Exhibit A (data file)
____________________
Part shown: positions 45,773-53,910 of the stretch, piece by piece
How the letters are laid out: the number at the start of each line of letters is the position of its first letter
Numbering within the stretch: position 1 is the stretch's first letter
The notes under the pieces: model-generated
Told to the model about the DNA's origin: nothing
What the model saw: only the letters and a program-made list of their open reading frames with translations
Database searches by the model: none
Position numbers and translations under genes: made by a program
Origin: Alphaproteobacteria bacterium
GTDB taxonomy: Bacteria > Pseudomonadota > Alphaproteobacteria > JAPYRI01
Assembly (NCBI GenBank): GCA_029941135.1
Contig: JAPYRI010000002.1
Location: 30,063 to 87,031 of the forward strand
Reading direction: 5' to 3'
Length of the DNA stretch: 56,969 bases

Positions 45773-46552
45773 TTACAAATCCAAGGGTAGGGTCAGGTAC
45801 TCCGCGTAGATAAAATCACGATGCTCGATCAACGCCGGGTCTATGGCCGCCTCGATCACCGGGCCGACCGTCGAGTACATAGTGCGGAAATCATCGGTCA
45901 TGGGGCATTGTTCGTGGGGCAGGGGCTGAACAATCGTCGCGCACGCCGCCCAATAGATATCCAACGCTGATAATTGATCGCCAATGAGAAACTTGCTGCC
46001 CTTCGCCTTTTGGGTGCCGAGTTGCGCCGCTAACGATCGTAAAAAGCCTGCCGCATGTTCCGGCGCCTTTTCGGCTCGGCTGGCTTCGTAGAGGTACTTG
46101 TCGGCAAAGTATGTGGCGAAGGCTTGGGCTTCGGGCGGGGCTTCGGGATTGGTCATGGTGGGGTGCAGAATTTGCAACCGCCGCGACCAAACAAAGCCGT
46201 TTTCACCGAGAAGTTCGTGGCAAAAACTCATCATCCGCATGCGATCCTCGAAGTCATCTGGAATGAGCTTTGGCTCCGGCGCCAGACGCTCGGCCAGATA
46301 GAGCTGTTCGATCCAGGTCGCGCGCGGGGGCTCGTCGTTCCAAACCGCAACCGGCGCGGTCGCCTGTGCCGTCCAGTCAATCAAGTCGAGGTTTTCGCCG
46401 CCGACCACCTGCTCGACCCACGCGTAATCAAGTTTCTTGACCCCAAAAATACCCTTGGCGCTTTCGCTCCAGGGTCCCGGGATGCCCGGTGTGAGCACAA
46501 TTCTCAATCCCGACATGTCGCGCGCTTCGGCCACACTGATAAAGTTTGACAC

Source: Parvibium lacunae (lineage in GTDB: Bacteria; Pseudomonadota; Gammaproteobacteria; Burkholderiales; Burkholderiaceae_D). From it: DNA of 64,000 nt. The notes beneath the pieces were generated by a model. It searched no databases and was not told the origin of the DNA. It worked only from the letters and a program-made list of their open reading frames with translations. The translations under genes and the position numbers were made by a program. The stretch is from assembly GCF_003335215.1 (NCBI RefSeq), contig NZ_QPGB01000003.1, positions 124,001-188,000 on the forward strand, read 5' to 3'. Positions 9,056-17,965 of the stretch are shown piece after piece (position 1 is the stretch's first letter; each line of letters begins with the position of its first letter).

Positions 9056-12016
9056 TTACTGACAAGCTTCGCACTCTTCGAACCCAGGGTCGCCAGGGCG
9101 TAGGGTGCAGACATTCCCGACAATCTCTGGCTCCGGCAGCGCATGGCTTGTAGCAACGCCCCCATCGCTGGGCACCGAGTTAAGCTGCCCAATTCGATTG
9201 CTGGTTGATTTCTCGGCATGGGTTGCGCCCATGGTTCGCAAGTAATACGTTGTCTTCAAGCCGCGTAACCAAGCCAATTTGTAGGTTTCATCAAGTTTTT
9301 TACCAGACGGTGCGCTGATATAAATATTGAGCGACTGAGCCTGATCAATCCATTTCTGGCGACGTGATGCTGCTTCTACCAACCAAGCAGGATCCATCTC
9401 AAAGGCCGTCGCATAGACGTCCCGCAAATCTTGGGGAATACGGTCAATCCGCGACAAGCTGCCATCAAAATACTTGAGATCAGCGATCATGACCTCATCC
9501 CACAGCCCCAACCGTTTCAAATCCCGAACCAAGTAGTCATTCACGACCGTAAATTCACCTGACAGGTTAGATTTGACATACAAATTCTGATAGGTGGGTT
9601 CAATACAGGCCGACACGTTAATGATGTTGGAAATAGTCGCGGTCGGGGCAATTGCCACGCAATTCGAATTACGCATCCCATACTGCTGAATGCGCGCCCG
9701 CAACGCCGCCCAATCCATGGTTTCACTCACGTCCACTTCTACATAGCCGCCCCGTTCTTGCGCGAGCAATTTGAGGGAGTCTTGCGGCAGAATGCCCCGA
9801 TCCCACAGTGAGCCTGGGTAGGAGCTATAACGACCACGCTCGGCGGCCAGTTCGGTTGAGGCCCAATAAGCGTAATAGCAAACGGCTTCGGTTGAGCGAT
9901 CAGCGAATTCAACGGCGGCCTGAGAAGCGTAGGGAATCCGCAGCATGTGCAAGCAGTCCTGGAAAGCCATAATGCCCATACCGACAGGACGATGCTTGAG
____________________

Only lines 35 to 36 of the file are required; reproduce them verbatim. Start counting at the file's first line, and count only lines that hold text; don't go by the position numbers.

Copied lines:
9701 CAACGCCGCCCAATCCATGGTTTCACTCACGTCCACTTCTACATAGCCGCCCCGTTCTTGCGCGAGCAATTTGAGGGAGTCTTGCGGCAGAATGCCCCGA
9801 TCCCACAGTGAGCCTGGGTAGGAGCTATAACGACCACGCTCGGCGGCCAGTTCGGTTGAGGCCCAATAAGCGTAATAGCAAACGGCTTCGGTTGAGCGAT